My original plan was to cook chicken with lentils in my usual manner, and as explained in this blog post.

However this time decided (as I was cooking) to cook something slightly different. Firstly the chicken wasn’t entirely suitable for grilling in my original recipe, as I was using skinless and boneless thigh pieces. So I went with cooking them in the pan that I would normally use for the lentils.

The chicken was added first and browned. I then added some pancetta, chopped red onion and some chopped courgette. This was then cooked for a few minutes. I then added some chicken stock. I let this cook for about ten minutes.

It was at this stage that I decided to change my recipe. I added some frozen peas and some chopped sun dried tomatoes, and let the dish cook for another five minutes.

I then added the tinned green lentils and half a pot of creme frache. This was then brought back to the simmer to ensure that the lentils are heated through and the creme frache mixed through.

I then served the dish.

Cooking Chorizo

If you have eaten chorizo in the past, either the thinly sliced stuff you get in packs next to the ham, or the whole chorizo sausage that you are finding more and more in most supermarkets, then you probably will find that cooking chorizo really should be on your shopping list.

Now this is cooking chorizo and really does need to be cooked. I have been using it in a few recipes recently, in the main paella, but also chorizo frito al vino.

My method is to cut the chorizo into slices about quarter of an inch thick. Fry in a large frying pan until sealed on both sides and just starting to go a little crispy. At this point I add the red wine (Spanish red wine is best, but I am sure you can use any good red wine).

Cook the chorizo for a few more minutes. Serve as part of a tapas or with salad. The red wine with the chorizo makes a wonderfully spicy sauce which you can dunk warm soft bread into.

Sainsbury’s cooking chorizo comes as smaller whole sausages and these can be cooked whole, but will take a little longer.

Another recipe was to add it to lentils. In a large frying pan, saute some diced onions, pepper and pancetta. I added some stock and tomato puree and simmered for about ten minutes before adding the sliced cooking chorizo. This I cooked for a further five minutes.

The next stage was to add the lentils, I usually use tinned green lentils. I finished the dish with some basil, though parsley would have been better.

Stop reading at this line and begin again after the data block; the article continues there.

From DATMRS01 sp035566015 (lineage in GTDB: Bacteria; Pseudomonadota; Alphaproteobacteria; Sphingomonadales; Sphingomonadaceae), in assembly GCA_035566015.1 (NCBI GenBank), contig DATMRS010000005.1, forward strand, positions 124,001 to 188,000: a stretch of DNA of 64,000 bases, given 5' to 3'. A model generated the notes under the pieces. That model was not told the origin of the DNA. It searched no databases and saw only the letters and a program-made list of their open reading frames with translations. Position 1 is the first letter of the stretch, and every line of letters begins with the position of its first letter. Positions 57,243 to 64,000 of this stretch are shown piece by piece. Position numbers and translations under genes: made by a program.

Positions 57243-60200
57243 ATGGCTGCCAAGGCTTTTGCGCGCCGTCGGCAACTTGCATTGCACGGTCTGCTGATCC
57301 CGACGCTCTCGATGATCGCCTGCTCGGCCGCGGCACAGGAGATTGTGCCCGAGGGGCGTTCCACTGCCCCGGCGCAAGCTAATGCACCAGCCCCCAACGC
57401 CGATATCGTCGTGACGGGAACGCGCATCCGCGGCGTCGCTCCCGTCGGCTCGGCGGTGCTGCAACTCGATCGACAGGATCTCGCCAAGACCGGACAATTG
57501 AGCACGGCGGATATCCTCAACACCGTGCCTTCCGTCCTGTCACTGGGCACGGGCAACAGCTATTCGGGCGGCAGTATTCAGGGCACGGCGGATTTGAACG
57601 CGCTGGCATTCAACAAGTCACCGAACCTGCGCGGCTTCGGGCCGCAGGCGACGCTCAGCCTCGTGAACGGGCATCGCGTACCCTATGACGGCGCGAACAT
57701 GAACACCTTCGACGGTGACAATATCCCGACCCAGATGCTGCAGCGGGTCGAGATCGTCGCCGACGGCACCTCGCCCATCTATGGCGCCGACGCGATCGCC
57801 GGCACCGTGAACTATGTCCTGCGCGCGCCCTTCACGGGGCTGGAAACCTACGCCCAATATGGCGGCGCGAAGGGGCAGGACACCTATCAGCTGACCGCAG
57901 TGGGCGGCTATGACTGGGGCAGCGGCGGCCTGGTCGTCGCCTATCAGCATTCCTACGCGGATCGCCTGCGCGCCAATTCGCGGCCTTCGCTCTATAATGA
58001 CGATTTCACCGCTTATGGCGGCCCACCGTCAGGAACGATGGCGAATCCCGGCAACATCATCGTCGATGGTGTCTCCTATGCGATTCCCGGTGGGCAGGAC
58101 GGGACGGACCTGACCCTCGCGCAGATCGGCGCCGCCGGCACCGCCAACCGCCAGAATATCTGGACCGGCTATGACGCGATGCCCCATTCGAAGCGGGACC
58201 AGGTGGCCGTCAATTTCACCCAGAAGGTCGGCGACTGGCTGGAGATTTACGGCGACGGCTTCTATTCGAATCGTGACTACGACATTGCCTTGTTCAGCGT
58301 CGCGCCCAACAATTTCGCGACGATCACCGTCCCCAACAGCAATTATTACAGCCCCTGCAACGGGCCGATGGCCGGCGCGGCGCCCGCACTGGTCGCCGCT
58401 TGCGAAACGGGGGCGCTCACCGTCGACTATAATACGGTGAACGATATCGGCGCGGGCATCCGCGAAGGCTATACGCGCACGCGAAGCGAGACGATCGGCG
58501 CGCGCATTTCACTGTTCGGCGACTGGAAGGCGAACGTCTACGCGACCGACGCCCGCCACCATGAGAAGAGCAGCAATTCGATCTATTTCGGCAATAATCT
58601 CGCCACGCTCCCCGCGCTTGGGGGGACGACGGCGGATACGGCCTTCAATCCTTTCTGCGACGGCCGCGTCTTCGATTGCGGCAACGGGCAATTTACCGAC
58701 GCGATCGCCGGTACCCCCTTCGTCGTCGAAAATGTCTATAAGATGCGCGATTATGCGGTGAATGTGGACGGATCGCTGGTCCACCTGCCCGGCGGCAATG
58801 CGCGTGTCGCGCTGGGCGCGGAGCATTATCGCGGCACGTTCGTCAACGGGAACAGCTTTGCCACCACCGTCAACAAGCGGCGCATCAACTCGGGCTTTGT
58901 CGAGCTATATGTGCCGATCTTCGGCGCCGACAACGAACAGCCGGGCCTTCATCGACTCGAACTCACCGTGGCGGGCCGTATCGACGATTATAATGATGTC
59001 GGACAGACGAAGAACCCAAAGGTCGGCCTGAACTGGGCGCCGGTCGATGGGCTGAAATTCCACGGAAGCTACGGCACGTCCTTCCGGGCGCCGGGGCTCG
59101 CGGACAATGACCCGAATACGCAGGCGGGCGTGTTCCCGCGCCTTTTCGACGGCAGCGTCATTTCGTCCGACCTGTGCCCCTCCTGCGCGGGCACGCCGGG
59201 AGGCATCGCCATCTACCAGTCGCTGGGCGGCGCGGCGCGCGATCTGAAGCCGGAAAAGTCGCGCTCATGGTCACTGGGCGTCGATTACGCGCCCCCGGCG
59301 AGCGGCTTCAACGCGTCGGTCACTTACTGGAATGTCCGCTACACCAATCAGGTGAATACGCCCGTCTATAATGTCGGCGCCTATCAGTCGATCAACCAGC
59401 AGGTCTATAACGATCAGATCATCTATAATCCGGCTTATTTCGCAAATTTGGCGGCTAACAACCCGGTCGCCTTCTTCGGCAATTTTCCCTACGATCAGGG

Another way I use chorizo is to add it to a tray of roasting vegetables to add texture, flavour and spice.

In many ways cooking chorizo is a versatile ingredient that is in many ways much easier to use than tradition air dried chorizo. I would air caution though, make sure it is proper cooking chorizo and not chorizo style sausages otherwise you will be disappointed.

Lentils with Chorizo

This is warming dish, usually suited for winter, but also ideal for those cold wet autumn days.

In a large frying pan, saute some diced onions, pepper and pancetta. I added some stock and tomato puree and simmered for about ten minutes before adding the sliced cooking chorizo. This I cooked for a further five minutes.

The next stage was to add the lentils, I usually use tinned green lentils. I finished the dish with some basil, though parsley would have been better. I did in fact (as you can see from the photograph) serve this with some cooked sausages, but this probably isn’t necessary.

Merguez aux Lentilles de Puy

Though I always have reservations about Café Rouge there is one item on the menu that I do like that always tempts me to try the place again, and that is Merguez aux Lentilles de Puy or grilled spicy Merguez sausage on a bed of puy lentils in a ceramy sauce and topped with a rocket salad.

They do a very good merguez sausage and it is always very well done, well cooked and nice and spicy.  The lentils were quite good too.

However the dish was let down by something as simple as rocket leaves. They were not fresh, old and somewhat manky! A disappointment using not just old rocket leaves, but ones that looked as if they were verging on going off.

Once more Café Rouge disappoints, I need to learn from this.

Chicken with Lentils

This is my simple and quick way of cooking a wonderful French peasant style dish of chicken, pork, sausage and lentils.

Place some chicken thighs and drumsticks in a roasting pan, add some chunks of pork belly. You could use a jointed chicken if you wanted. Drizzle with olive oil and place in a hot oven and roast for about 25-30 minutes.

Cook some large pork sausages in the oven, as these take less time, put them in a little later.

In a large pan, soften some pancetta, diced onions and peppers. Once soft, add a knob of butter and some flour, stir well. Now add herbs, wine and stock. Cook for about ten minutes.

In a hot frying pan, cook some chopped mushrooms.

Prepare the dish.

Take the cooked liquid, add the roast chicken and pork. Slice the sauages and add them and the mushrooms to the pan. I used tinned Puy Lentils, but you could use cooked lentils or a tin of another kind. Mix well and heat through.

Serve with crusty bread.